Arch 433: Blue Diamond
Course: Arch 433
Students Involved: Kane & Colton
Since the beginning, when we were given the project brief, we both talked about creating an object that was operable or that moved in some way, with that either being in the horizontal direction or the vertical. Once we were able to sketch a few ideas of how we could incorporate 10 individual rods, we were able to come up with different geometries. This allowed us to sort of create a form, which led us to our diamond shaped final design. The diamond shape allowed us to incorporate all ten rods into the design by using five of the rods on the top of the design and mirroring the other five rods on the bottom of the design. We had the final design sketched out and our end goal was to create an operable, diamond shaped geometry using ball joints to allow for the required movement.
Initially, once we decided that our piece was going to be operable, we quickly settled on using a ball-in-socket joint to allow for that movement. This gave us a starting point for our rhino model, so that we could start to mess around with sizes of the ball and how that would fit within the socket joint. Also to allow for movement, parts of the socket needed to be removed in order for the ball joint to rotate more than a few degrees. One we had all of these logistics figured out, we started to model each part based around the necessary size of the cylinder that was build to hold the rod. We had created multiple different options. Each test joint was designed to test certain things. Each joint had a different diameter for the rod so we could see which hole was the correct fit. On the other end of each joint we changed up the diameter of the ball, the diameter of the socket and we played with removing different areas of the socket to allow for movement. These test prints showed multiple flaws that we took into consideration in the final design.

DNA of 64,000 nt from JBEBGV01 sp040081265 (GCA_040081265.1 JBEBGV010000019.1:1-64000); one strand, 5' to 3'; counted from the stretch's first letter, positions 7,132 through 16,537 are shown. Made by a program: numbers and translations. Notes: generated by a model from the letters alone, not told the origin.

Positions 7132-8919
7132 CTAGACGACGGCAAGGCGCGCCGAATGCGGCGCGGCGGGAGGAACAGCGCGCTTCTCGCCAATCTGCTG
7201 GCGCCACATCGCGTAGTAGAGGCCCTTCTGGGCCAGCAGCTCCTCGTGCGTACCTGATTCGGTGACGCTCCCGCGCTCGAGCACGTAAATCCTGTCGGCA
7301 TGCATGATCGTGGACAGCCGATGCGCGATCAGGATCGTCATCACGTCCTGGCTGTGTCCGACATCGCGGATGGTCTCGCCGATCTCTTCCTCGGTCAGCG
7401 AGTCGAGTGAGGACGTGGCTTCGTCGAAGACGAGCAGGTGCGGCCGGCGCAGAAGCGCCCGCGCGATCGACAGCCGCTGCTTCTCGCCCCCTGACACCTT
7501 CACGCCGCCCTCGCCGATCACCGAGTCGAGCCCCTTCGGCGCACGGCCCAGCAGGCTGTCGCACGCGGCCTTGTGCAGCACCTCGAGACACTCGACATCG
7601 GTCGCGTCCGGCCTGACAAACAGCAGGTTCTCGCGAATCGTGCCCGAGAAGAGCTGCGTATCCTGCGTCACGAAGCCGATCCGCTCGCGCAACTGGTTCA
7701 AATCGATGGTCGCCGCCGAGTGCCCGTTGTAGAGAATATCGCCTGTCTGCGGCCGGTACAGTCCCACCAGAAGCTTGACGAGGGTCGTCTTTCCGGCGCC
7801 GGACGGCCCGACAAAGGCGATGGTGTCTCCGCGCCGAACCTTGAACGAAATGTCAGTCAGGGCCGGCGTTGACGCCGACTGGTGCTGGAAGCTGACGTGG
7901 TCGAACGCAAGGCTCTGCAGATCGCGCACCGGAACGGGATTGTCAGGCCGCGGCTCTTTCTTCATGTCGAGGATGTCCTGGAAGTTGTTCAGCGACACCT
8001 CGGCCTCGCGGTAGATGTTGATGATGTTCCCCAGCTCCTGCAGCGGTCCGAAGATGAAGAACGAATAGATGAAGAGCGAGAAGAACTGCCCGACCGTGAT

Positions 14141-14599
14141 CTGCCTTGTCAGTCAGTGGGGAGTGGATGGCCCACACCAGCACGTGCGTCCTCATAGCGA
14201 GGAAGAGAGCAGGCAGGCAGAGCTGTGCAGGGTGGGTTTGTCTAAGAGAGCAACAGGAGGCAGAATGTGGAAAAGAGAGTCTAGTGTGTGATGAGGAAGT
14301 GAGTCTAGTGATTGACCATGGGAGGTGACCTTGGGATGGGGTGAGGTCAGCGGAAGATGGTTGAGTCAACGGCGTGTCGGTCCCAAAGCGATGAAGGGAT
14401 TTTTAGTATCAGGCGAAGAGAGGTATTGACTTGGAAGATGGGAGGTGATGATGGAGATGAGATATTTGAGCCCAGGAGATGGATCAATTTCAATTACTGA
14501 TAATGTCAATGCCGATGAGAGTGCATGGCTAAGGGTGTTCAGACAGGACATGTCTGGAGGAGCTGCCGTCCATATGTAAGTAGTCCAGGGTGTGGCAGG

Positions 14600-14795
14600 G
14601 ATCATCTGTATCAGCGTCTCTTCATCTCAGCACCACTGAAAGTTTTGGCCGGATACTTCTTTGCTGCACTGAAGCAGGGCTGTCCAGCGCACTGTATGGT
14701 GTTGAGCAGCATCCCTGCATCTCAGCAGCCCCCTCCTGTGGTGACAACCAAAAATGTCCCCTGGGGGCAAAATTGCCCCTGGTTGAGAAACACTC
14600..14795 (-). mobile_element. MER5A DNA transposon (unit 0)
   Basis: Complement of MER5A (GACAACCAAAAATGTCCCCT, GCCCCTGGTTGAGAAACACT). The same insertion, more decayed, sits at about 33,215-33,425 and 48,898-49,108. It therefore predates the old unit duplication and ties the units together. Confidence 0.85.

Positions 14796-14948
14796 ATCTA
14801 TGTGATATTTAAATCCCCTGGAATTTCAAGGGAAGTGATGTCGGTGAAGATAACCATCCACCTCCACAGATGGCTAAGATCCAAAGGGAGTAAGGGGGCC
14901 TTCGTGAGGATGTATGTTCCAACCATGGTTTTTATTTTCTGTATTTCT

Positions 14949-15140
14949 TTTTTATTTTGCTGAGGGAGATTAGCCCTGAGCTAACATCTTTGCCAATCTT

As we were test printing, we started to realize that once our diamond geometry started to move vertically, that put tension on the joints and the ball would eventually work itself out of the socket. Discovering this early allowed us to add more material to the socket to replace the area we were removing. In the end, this proved successful because we are able to move our geometry up and down without the joints coming apart (assuming you’re not man-handling the fragile piece ha).
This was a nice and straightforward project for us to dive into 3D printing and the brief in general allowed us to experiment with different joints, which we quickly learned that anything can happen once your design is sent to the 3D printer. Things will print unexpectedly if you don’t pay attention to the necessary steps and if you don’t take risks, then the computer will own you, prohibiting you from accomplishing your design goal.
January 31, 2018 6:16 pmShow all architecture projects